￼Hanakaʻape Bay/Kōloa Landing, appropriately nicknamed “whalers cove,” was once a thriving deep‐￼water port, first used in the fur and sandalwood trades before it was discovered by the whaling industry, ￼then increasingly used by the sugar industry.
This port grew in use after it became known that the port at Waimea was often affected by ￼unpredictable onshore Kona (south) wind conditions that made for a difficult entry and anchorage; ships could come to anchor and depart in normal and “Kona” wind conditions. Likewise, Hanakaʻape was situated near a source of good water, near crops grown in the Kōloa field system, close to salt beds and had an abundance of firewood and beef from mauka regions.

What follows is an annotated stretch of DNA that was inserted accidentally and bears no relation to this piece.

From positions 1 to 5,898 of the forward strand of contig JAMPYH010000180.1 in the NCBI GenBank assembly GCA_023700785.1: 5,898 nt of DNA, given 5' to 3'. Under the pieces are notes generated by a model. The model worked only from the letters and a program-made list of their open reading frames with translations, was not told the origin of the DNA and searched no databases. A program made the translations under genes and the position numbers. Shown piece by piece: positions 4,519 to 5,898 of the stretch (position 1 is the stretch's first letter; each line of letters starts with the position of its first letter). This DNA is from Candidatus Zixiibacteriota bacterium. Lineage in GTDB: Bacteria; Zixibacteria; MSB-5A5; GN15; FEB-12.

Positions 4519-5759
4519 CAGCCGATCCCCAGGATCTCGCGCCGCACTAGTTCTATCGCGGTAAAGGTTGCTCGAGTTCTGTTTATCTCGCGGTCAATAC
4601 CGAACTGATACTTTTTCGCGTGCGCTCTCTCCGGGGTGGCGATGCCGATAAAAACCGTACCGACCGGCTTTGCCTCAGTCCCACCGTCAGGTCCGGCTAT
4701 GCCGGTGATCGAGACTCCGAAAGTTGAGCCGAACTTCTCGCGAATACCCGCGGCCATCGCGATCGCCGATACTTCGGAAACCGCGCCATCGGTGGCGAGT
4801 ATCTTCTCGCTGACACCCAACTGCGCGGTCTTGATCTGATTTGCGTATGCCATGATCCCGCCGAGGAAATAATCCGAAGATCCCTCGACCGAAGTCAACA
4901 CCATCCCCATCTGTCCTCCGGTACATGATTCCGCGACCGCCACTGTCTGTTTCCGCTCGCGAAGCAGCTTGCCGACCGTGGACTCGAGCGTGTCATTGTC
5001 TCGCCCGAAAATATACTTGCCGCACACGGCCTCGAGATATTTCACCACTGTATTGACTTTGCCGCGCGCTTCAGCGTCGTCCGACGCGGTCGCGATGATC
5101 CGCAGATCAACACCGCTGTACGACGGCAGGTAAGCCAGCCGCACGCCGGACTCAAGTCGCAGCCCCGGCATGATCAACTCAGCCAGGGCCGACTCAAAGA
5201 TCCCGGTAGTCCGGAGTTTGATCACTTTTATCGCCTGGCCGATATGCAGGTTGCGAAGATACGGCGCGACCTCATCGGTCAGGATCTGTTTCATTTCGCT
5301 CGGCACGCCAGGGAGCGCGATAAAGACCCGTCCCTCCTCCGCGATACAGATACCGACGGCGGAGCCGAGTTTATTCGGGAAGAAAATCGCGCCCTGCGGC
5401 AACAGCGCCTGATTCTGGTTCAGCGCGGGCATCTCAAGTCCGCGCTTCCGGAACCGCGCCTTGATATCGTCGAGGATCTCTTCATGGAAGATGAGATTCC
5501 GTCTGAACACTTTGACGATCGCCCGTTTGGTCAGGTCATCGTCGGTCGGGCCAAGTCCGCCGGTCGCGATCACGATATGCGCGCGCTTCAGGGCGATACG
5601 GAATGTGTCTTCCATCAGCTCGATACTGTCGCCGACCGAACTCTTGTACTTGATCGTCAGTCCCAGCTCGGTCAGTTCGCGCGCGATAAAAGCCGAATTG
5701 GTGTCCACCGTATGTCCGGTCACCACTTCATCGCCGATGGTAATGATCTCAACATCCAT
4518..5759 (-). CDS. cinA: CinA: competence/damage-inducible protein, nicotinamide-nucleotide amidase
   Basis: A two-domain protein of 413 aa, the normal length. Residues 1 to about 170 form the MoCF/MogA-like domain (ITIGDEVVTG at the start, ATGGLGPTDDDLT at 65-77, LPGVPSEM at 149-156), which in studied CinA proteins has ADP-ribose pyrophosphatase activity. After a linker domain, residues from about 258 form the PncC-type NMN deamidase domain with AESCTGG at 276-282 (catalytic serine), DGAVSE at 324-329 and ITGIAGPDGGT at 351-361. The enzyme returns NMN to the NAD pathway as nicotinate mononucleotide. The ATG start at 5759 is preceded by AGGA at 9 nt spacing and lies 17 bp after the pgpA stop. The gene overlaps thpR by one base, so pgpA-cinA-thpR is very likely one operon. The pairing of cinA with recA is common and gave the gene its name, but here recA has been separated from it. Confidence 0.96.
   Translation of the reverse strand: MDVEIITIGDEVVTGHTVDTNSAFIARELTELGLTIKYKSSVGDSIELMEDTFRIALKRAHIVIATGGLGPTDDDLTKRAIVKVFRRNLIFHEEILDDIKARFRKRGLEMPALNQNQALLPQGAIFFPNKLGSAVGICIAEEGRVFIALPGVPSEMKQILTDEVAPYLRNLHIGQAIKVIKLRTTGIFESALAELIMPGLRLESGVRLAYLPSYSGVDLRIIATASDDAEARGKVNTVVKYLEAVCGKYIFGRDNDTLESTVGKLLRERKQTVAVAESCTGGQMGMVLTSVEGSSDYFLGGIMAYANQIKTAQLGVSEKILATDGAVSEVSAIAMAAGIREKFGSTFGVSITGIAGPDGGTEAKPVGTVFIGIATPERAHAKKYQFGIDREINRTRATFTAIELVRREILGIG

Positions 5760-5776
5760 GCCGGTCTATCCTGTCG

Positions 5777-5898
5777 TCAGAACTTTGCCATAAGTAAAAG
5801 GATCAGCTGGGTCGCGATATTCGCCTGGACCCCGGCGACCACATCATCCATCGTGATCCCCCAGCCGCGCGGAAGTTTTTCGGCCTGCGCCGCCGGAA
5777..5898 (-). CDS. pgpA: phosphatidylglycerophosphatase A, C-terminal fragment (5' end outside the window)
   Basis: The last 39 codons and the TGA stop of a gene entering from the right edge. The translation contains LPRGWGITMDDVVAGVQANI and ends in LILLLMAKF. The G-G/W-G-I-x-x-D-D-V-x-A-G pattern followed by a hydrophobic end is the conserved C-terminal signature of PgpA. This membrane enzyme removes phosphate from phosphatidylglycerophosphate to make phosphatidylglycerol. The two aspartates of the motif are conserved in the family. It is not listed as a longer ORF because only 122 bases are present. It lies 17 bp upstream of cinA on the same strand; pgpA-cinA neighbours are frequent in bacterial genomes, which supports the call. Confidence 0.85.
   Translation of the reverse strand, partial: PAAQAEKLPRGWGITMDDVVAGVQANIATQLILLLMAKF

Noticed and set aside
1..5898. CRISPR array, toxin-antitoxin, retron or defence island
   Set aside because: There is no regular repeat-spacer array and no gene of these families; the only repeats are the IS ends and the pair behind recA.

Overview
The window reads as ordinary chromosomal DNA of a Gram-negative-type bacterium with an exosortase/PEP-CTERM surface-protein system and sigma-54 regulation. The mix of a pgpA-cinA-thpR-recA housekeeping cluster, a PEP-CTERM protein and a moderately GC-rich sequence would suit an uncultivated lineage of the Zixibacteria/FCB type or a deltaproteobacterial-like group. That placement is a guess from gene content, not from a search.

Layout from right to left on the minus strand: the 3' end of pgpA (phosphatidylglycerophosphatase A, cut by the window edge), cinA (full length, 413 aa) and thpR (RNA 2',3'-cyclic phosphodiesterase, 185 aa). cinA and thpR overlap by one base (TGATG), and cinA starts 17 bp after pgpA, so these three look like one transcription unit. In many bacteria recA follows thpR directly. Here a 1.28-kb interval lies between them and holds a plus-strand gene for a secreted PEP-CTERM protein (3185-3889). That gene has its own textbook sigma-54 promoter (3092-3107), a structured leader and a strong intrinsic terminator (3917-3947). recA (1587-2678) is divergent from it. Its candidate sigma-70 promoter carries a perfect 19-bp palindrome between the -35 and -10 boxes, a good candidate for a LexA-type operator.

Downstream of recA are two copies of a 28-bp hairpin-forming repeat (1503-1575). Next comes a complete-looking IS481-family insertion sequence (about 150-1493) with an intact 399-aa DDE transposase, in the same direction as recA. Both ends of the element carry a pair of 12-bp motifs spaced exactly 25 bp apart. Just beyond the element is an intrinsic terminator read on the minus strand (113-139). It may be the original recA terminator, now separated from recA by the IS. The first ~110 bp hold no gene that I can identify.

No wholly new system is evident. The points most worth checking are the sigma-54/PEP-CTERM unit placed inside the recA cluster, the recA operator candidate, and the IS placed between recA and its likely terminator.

In the mid 1800s, Hanakaʻape Bay/Kōloa Landing was the third largest whaling port in all of Hawai‘i (behind Honolulu and Lahaina) and the only port of entry for foreign goods. The sugar industry increased its use until 1912, when better facilities became available. Up to 60 ships a year anchored here to stock provisions and take on passengers.
￼Goods and people were transferred by hand and small boat to ships in Hanakaʻape Bay. The cove is at￼the mouth of the Waikomo (entering water) Stream on Hanakaʻape (headstrong) Bay.